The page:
From: pavane
Date: 22 Jan 09 - 05:53 AM

Does that come under the Law of the Excluded Middle?


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Subject: RE: Noise limiters proposed for music venues
From: GUEST,DizzyLisa
Date: 19 Feb 09 - 10:04 AM

I notice the rumour has been quashed already. I presume everyone who signed the petition received the following e-mail from Downing Street but just in case, this is what they say

We are pleased to tell you that there is no truth in claims that the Government is planning to introduce a requirement for entertainment venues to fit noise control devices.

Each Local Authority Licensing Authority considers every live music application on its merits, and decisions are made entirely by them.   However, the Licensing Act 2003 does not allow mandatory conditions for live music to be imposed across the board. It would not be possible to impose such a condition without a change in the law and such a change is not, and never has been, on the Government's agenda.

There is also no legal requirement under health and safety legislation for entertainment venues to have noise control devices fitted, nor is there any proposal.

The Government is acutely aware of the contribution that music makes to our culture and we remain committed to a vibrant and flourishing creative sector, of which live music plays an essential part.


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Subject: RE: Noise limiters proposed for music venues
From: Musket
Date: 19 Feb 09 - 10:19 AM

Years ago, a venue we were playing (as a rock band, not folk,) had such a limiter that just cut the juice backstage. A band who had played the previous week rang and warned us.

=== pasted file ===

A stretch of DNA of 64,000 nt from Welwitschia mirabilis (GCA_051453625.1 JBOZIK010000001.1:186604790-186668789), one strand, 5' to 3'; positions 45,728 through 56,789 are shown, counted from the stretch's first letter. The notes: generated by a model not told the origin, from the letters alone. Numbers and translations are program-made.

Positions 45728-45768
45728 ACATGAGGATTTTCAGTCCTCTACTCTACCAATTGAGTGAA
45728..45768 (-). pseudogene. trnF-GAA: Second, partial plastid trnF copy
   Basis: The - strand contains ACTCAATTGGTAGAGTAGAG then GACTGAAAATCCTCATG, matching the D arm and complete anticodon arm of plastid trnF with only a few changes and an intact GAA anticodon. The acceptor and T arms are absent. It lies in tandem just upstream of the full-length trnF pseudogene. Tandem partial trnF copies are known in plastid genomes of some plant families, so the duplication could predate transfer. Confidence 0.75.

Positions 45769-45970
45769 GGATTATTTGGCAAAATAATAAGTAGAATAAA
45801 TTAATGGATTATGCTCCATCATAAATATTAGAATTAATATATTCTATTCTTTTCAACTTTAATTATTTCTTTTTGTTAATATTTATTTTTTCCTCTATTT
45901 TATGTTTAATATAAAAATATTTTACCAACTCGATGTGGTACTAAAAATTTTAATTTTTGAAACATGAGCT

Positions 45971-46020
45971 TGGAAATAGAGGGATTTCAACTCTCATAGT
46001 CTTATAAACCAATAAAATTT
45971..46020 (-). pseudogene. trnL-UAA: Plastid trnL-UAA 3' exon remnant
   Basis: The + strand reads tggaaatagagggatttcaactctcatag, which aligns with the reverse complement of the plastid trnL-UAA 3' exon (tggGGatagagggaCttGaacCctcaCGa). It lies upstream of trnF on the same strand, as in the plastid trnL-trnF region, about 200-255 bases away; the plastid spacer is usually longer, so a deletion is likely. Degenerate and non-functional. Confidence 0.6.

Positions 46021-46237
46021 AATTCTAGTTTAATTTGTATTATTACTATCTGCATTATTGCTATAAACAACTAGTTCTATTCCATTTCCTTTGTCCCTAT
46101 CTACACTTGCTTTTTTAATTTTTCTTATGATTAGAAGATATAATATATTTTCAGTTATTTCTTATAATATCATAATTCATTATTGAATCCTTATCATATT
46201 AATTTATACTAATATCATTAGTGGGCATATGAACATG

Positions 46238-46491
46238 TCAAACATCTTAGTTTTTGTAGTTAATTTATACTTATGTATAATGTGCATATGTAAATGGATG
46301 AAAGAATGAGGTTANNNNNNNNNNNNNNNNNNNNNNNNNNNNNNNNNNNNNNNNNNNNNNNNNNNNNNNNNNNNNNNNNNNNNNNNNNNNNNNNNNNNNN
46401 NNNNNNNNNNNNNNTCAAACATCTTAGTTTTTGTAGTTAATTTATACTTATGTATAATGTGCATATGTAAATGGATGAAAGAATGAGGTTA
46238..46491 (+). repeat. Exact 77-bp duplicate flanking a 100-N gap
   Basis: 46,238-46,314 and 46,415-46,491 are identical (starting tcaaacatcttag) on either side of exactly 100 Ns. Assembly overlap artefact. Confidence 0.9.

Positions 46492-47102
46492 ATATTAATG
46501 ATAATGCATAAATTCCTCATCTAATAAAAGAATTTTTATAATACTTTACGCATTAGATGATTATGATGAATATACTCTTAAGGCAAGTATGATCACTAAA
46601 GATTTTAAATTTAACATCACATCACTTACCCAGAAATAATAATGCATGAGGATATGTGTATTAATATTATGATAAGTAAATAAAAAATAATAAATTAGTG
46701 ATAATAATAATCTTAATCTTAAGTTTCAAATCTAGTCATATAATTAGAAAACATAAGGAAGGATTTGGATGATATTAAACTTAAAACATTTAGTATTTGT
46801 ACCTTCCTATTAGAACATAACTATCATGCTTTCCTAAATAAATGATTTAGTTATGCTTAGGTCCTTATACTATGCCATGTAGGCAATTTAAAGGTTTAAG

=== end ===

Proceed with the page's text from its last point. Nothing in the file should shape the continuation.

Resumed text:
I suppose now, many years later, I can admit what we did about it.

During sound checks, we played with the settings on the white noise generator to have it send out a single tone at 29KHz. This cut the power whenever we turned it on at a high volume. We couldn't hear it, neither could the manager of the venue.

He admitted his machine must be faulty and disabled it.

I did feel a little bit guilty... but the paying punters enjoyed a good concert so alls well that ends well. (I never did find another use for that setting on the tone generator, so often wondered if the manufacturers (Alesi) put it there for that purpose!)

Health and safety and all that. Won't be long before some bright spark rigs up an antinoise generator at a given small bandwidth that fools the machine but not the human ear. (Thinking about it now, actually and how to achieve it.)


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Subject: RE: Noise limiters proposed for music venues
From: Tradsinger
Date: 19 Feb 09 - 01:35 PM

Isn't it the truth that most people in the folk world would welcome noise limiters as their music would fall below the noise threshhold, whereas we all want to discourage the volume of music, piped or live, that we hear in some city centre pubs.

Tradsinger


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Subject: RE: Noise limiters proposed for music venues
From: Howard Jones
Date: 19 Feb 09 - 02:52 PM

Tradsinger, if only that were true. Many noise limiters are set at a level where they can be set off by acoustic music. That's not a problem if you're singing unamplified in a folk club, but at a ceilidh where the band's PA can be switched off by the noise of the dancers' feet, it starts to have an impact.

True, this is often because the limiter has been set up badly, but don't think folk music isn't affected.


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Mudcat time: 22 July 10:09 AM EDT